Puno: Lake Titicaca Tour
On the border of little old landlocked Bolivia and tourist go-to Peru sits the infamous Lake Titicaca (yeah, that’s where the hell it is). Lago Titicaca, si tú hablas español (or if you just like to sound like a wanker), is home of the Floating Islands – Los Islas de los Uros.
Personally, I like to refer to this destination as “Lake Titicaca, the home of the Floating Liars”.
Let me begin…
Travelling north, my sexy, Spanish speaking – albeit Aussie – travel companion and I found ourselves in Copacabana, a small town on the edge of Lake Titicaca in the far north west of Bolivia. After finding a shabby and not-so-chic resisdencia to dump our packs, we vehemently set off in exploration. It became blindingly obvious it wasn’t possible to tour the lake without a tour company; thus began our search to spend our remaining Bolivianos that were burning a hole in our hippie pants.
With the flip of a coin, we decided to tour the Peruvian side of the lake instead of the Bolivian. The next day, at 7am, we boarded a bus, crossed the border by foot, arrived in Puno and found an appropriately hobo-priced tour of Lake Titicaca and the Floating Islands.
The Floating Islands of Lake Titicaca
Getting into a cab with our personal tour guide (fancy!), we arrived at the dock where our tour boat was waiting. This is where our tour guide left us; ta-ta Antonia, you were super helpful. Palmed off to another guide, we boarded the boat with other tourists from Latin America, Finland and the UK. Here is where the penny started to drop: maybe we’d made a mistake. Finnish Dude #1 couldn’t believe we’d chosen Puno over Copacabana. Shocked and horrified, he continued, explaining that Copacabana is far more beautiful. Okay, it might be prettier, but Puno has the Floating Islands! That’s worth it… right?
Wrong. So damn wrong.
We arrived at our first “stop” on the three island tour. Here, we were educated on the history of the Floating Islands, which is actually quite rich and honestly very interesting, but I was a little distracted by the should-be Oscar nominated actresses: the Uro ladies. Check your Lonely Planet Latin-American Spanish phrasebook – those bad bitches on the cover are said women. These are the women who allegedly “live” on the islands. They showed us around their homes, adorned us in traditional dress, demonstrated their handicrafts and explained that the absence of men was due to the fact that they were fishing on the lake.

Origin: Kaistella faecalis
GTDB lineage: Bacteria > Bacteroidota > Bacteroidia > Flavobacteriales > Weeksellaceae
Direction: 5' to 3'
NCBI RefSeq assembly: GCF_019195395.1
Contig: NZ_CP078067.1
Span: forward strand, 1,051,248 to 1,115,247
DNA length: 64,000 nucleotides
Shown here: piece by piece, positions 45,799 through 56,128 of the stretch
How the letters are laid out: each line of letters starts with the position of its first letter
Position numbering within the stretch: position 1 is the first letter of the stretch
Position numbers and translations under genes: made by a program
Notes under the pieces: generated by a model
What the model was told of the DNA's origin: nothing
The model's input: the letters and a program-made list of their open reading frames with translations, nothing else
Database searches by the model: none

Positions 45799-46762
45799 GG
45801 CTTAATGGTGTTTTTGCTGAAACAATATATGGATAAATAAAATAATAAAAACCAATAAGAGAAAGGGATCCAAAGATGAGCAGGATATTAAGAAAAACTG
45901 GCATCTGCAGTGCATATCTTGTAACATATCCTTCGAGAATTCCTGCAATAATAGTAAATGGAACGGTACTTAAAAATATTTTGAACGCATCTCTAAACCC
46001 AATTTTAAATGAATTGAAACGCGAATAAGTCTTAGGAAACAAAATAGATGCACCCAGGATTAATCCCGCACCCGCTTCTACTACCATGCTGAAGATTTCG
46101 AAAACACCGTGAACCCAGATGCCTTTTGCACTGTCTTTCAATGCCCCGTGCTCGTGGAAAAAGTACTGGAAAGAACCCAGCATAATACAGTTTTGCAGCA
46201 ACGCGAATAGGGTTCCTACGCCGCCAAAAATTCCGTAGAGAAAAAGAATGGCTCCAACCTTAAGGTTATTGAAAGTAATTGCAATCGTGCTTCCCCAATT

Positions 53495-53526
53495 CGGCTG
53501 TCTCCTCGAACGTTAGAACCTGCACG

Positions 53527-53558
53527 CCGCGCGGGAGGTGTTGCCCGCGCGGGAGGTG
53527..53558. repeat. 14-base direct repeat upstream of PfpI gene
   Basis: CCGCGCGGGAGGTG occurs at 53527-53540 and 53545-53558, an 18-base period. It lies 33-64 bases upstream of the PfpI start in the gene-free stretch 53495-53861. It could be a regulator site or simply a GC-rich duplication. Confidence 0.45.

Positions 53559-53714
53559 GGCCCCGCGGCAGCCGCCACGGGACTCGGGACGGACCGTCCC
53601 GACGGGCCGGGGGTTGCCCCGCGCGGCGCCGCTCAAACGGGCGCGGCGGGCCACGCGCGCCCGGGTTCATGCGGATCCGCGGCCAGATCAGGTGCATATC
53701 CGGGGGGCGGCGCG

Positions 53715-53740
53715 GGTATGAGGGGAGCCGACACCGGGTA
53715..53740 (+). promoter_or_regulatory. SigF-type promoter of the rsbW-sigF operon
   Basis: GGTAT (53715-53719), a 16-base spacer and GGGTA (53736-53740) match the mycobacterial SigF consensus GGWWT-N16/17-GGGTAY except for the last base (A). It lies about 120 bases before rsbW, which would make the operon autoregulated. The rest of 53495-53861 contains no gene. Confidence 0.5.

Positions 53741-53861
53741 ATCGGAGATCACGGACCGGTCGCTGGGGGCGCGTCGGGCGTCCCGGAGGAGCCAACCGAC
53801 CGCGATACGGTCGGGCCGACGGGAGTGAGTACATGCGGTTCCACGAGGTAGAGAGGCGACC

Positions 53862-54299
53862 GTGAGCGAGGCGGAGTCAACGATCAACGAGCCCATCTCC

Shady ladies showing off, aka selling, their handicrafts to poor tourists
When it came time to leave this island and go to the next, we had two options – hop on the tourist boat and jet off quickly, or be whimsically paddled out on a traditional grass reed boat, complete with a serenade thanks to the local women – for a fee. Feeling guilty, we reluctantly opted for the song ‘n’ paddle route.
This is when the magic was lost.
Yes, the boat was traditional (looking); however, it was powered by a little motorboat pushing it from behind. Yes, they sung very sweetly in Spanish; however, it translated to “give me my money now”. Yes, someone lived in those houses at some point in time; however, it sure as hell was not these women. Not a soul lives on the islands anymore – except maybe the few stray cats that have no sense of personal space, and will unashamedly get up in your grill.
A restaurant; historically inaccurate beyond belief.
I don’t even think this was a thing.
And so, I experienced Lake Titicaca and the Floating Liars, I mean, Islands, no, wait… I mean Liars. Of course, it was all staged. We were supposed to believe it. We paid to see them act. But as Finnish Dude #2 pointed out, “You can either pay to see movie, or you pay to see this live show.” At least this way, we keep Peruvians in a job and support their local economy.
Did we get ripped off? Maybe. Whether we did or didn’t, getting ripped off is all part of the experience abroad. If you don’t think you’re ever getting ripped off, you’ll forever be getting ripped off – read: you’re being naive.